# Need help seeing that phase-space area is action

1. May 17, 2013

### Glidos

I see in descriptions of the "old quantum theory", action formulated as

$\oint_{H(p,q)=E} p \dot{x} dt$

I'm struggling to see how that is equivalent to

$\int \mathcal{L} dt$, which I thought was the usual definition of action.

I know $\mathcal{H}$ is constructed so that $p\dot{x} = \mathcal{H} + \mathcal{L}$, but using that gives me an extra

$\oint_{H(p,q)=E} \mathcal{H} dt = E \times T$,

where T is the period of motion. Where am I going wrong?

2. May 18, 2013

### Bill_K

Glidos, You're right, there are (at least!) two different quantities referred to as the action.

In Lagrangian mechanics, the action integral is

I = ∫t1t2 L dt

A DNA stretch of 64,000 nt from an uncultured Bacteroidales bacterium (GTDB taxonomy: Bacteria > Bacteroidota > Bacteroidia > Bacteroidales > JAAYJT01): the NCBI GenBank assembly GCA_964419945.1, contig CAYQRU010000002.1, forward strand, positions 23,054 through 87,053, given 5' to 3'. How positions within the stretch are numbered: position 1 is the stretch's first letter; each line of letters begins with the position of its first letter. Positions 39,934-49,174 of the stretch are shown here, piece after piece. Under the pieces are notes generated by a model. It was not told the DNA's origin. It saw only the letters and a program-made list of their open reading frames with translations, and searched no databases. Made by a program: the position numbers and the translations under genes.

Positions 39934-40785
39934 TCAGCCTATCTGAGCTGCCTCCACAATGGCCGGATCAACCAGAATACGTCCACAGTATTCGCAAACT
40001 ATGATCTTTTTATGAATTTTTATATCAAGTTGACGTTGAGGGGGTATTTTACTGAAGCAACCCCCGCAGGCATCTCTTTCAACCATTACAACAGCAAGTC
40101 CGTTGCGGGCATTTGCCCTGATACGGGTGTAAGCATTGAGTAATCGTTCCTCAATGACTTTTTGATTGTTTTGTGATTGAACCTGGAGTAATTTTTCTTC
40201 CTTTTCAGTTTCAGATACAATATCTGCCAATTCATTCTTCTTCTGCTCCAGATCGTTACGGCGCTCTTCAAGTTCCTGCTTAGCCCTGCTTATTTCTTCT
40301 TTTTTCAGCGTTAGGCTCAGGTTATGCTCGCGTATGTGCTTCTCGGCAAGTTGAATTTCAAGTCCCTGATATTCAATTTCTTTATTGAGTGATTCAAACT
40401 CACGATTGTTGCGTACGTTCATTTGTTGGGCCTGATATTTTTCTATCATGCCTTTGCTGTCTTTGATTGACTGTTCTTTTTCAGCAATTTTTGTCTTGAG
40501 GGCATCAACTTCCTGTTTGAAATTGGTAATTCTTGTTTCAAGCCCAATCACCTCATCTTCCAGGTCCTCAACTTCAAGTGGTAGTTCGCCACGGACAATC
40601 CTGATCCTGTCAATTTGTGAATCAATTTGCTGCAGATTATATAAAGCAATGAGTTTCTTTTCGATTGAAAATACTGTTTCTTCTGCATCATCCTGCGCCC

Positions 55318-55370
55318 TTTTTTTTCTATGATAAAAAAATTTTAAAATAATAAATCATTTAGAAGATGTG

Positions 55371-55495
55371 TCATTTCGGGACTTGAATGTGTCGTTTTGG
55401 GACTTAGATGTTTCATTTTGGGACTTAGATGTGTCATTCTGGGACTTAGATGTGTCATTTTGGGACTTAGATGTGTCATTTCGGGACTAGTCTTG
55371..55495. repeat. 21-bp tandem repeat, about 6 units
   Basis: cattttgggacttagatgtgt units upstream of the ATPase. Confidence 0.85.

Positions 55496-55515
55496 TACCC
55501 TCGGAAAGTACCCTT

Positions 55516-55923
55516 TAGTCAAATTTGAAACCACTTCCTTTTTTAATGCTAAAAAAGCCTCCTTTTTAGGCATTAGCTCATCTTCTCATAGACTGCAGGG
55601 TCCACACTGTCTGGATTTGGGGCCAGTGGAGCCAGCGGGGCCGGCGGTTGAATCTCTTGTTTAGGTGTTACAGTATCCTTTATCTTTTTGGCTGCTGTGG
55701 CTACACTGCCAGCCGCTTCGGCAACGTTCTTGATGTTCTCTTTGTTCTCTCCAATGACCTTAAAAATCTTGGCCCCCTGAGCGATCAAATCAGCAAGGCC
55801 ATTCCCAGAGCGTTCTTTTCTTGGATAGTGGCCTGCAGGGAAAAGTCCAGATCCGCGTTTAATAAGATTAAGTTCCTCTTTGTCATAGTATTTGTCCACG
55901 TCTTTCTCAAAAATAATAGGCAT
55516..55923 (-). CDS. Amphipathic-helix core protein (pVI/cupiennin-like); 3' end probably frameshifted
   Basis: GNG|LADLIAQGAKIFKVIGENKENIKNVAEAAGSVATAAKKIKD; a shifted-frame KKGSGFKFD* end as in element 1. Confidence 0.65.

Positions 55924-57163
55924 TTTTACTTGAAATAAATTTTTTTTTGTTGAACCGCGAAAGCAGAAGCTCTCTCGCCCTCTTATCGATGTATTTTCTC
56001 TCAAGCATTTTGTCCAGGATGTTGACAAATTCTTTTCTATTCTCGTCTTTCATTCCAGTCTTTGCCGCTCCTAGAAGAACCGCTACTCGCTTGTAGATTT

This is what enters Hamilton's Principle, δI = 0, where δ means that t1 and t2 are held fixed.

By contrast, in Hamiltonian mechanics, action is defined as

A = ∫t1t2 ∑ pq· dt

This is what enters the Principle of Least Action: in a system for which H is conserved, ΔA = 0 where Δ means that q is held fixed at the end points, but t1 and t2 are allowed to vary.

As you point out, they differ by a term H (t2 - t1)

3. May 21, 2013

### Glidos

Great, thanks Bill_K. Helps a lot to know they are actually different and that they are used with different parameters varying. I'd naively imagined that a set of phase states of constant H would form a one-dimensional loop and hence define exactly the motion of a system. My misunderstanding probably stems from only ever seeing phase space diagrams of one dimensional problems. It's very interesting that the principle of least action again picks out the natural motion, although the definition of action is slightly different.

I'm still struggling to get a good intuition for action, but your comments help and I'll battle on,